No clever title this time. As we have been editing HD projects over the past year we have been collecting sample clips showing surgical and non-surgical training footage. This is just a sample.
The Sony HVR-V1U has proven to be a great camera for use in the sensitive operating room environment. It is lightweight enough to hang over an open incision, the battery life is long and the images are astounding. Given the potential negatives of HDV, we have found it to be a robust format with good color reproduction and ease of editing using Premiere. It is a processor hog and Premiere seems to want to re-index HDV on a regular basis, but the end result is what matters.
As we investigate tapeless ways to capture video including interfacing with new HD medical systems, we are developing some nice material.
But technology aside, as elucidated in this article:
getting great images is as much about knowing what you are looking at as it is knowing how to control your equipment.
For now, enjoy the show. Viewer discretion is advised.
Although lampooned recently on SNL, Macgyver was once a 80's tv show and it is now a noun, verb and adjective. To "Macgyver" something is to improvise, to use Yankee ingenuity to get the job done.
In video production, there is a lot of thinking on one's feet. Sometimes it is simple, sometimes more complex. A bag full of tools and gadgets can make or break a shoot.
Someone started to call the common clothespin a C-47. Apparently Warner Brothers stored clothespins in a bin marked C-47 - or a fancier name was needed to make it sound like something other than a clothespin. Whatever the reason, you can do a lot more than just clip gels and diffusion to a light. You can fasten a piece of cardboard or paper to any number of materials, to create a makeshift teleprompter, flag or bounce card. You can keep cables, headphone wires or other parapharnelia neat. And should you pack too few socks in your carry-on bag, you can do laundry in your hotel sink and hope it dries by morning.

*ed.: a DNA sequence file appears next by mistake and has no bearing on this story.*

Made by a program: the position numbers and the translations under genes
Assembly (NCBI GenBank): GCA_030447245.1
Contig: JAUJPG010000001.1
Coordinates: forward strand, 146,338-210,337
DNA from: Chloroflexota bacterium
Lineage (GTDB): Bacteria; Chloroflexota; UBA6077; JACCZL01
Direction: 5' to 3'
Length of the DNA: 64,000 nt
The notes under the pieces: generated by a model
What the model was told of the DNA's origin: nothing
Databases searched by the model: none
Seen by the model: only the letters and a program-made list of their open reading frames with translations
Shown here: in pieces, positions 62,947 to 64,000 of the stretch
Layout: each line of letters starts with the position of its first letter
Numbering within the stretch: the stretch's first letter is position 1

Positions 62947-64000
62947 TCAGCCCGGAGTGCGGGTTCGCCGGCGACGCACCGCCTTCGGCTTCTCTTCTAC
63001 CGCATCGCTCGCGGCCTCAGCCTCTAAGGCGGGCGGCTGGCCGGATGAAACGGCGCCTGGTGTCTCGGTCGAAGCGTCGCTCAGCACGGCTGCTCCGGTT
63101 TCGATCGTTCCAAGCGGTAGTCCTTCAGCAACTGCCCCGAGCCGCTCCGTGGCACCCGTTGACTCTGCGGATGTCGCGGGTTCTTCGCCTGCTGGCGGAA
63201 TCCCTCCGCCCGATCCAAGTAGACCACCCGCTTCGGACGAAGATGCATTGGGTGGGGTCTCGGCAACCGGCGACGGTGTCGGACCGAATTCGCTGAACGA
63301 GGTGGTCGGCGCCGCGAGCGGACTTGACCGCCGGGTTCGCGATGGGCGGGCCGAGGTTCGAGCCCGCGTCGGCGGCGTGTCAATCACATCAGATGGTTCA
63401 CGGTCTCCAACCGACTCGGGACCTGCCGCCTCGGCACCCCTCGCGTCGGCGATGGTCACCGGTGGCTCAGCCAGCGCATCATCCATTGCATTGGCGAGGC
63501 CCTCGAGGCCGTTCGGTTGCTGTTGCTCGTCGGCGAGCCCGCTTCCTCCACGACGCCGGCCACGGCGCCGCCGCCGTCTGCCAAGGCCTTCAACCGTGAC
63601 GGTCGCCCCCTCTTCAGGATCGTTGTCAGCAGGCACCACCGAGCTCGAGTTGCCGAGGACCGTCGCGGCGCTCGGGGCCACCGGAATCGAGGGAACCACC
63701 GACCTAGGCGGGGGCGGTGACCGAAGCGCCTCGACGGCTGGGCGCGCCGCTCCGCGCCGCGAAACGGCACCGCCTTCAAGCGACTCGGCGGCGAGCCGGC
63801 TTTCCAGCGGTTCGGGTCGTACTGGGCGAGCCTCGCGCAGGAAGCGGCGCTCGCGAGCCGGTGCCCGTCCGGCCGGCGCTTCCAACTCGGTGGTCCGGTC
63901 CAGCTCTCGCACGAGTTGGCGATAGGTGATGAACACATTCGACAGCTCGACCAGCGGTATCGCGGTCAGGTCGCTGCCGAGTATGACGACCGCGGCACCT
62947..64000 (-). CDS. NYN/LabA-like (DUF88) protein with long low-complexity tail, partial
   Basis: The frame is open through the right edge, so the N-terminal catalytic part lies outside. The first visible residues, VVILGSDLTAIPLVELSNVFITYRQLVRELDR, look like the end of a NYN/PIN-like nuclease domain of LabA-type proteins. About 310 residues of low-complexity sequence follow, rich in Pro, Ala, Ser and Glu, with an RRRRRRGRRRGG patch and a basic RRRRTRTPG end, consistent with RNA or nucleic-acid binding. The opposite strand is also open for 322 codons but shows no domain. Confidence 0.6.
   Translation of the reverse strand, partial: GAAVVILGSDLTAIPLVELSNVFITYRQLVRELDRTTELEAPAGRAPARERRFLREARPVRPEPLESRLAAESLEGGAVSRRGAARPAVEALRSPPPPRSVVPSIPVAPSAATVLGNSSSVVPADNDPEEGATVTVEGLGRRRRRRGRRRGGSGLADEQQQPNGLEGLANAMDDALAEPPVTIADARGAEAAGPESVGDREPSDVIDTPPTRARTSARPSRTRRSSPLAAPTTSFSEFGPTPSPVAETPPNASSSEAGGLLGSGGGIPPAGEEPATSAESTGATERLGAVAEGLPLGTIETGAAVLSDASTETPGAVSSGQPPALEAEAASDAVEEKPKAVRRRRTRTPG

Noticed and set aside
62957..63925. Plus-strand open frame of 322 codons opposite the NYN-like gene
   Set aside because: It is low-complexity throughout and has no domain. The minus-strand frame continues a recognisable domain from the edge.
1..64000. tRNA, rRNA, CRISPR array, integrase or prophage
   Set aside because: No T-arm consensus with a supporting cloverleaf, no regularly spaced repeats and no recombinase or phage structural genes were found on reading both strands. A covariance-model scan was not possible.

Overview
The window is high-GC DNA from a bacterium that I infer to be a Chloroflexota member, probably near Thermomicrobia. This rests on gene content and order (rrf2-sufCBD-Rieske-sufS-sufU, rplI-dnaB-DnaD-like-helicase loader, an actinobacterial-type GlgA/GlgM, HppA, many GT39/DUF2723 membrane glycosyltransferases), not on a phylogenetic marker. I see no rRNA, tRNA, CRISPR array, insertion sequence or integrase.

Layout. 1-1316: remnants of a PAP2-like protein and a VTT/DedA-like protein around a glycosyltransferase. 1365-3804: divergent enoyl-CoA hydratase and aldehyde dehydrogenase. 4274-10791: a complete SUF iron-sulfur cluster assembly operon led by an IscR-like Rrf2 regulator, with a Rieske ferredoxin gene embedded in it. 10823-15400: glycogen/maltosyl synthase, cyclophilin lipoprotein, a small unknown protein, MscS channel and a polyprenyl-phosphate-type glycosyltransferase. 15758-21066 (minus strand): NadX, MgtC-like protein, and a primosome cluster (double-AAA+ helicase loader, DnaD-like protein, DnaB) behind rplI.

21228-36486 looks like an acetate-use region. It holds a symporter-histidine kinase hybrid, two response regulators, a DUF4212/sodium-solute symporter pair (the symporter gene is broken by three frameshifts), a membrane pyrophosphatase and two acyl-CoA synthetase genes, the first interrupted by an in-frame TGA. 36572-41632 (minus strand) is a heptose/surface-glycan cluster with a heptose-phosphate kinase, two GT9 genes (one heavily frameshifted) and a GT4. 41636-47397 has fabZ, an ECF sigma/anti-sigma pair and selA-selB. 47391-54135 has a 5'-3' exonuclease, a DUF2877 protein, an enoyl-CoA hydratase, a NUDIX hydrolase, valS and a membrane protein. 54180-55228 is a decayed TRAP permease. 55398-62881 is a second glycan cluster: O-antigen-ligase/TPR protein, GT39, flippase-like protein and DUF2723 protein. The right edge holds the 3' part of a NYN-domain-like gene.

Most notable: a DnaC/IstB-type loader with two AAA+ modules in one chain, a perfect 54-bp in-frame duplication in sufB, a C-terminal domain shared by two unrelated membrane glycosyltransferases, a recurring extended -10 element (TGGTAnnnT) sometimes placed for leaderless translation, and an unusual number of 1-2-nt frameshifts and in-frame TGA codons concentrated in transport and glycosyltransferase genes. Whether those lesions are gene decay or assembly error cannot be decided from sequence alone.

The Ponytail Holder
I sometimes get strange looks when I buy a pack of these at the drug store, but there is nothing cheaper for holding a coil of audio or video cable wrapped tight. Actually you should see the strange look I once got when buying some nylon stockings - I was trying to soften the image of a wrinkly interview subject! You can also use them to secure cables to a tripod leg, utility cart or to keep cables together. The slightly less cheap multi-colored Velcro® strips available at your local home center are good also.
These doohickies, though seldom used unless you are in an office with a drop ceiling, are a great way to secure a light without a stand.
A solid utility cart
For years we used a pair of stainless steel and aluminium carts. These were well balanced and held our 70+ pound OR tripod. This tripod was a beast, originally designed to support a 16mm camera back in the 70's - we used it up until 2003 with our D700, now it is in the basement with the large Anvil cases and the lost ark of the covenant.
Now we use a pair of Rock-n-Roller carts. These things are lightweight and so far indestructible. We got one in 2000 and it still has its original parts, and you can move a VW Bug with it.
Gadgets in the OR
In the OR, when shooting surgery, we use a combination of our own gadgets, plus we get to see the latest gizmos used by surgeons. There are some amazing devices, all of which should make you quite optimistic about surgery.
When opening up an abdomen for surgery, you need to keep the small intestine, omentum or colon out of harm's way. There are some pretty cool choices. The Army-Navy retractor is very useful, compact and has two sized blades for retracting smaller structures. Malleable retractors are basically flat pieces of metal with rounded edges, and are bendable (malleable in medical-ese) so they can be shaped around a particular structure. Self-retaining devices, such as the Wheatlander have the handle like a pair of scissors but the business end looks like two serving forks with the tines bent outward. You squeeze the handle and the tines extend and lock into place, keeping a smaller incision wide open - hands-free (very useful in hernia and axillary surgery). The Thompson retractor, and others like it, use a large ring with ridges, mounted to a vertical support, over the incision. Then several retractor blades are attached to the ring with spring-loaded clips, widening the operative field, also hands-free. From a video point of view, the fewer hands the better!
Most people know the term "cautery" or "cauterize." Cauterization is using heat to seal tissue, as is often done in the eyes or nose. However the electrosurgery device, usually called the Bovie, uses electrical current to cut or coagulate tissue, such as blood vessels or other connective tissues. You can basically cut anything with it. There is a grounding pad placed on the patient's thigh, which takes the excess current and gets rid of it. Another form of energy is ultrasonic energy. A cutting blade vibrates at an extraordinary frequency, cutting or coagulating tissue in the process. Kreskin would be impressed.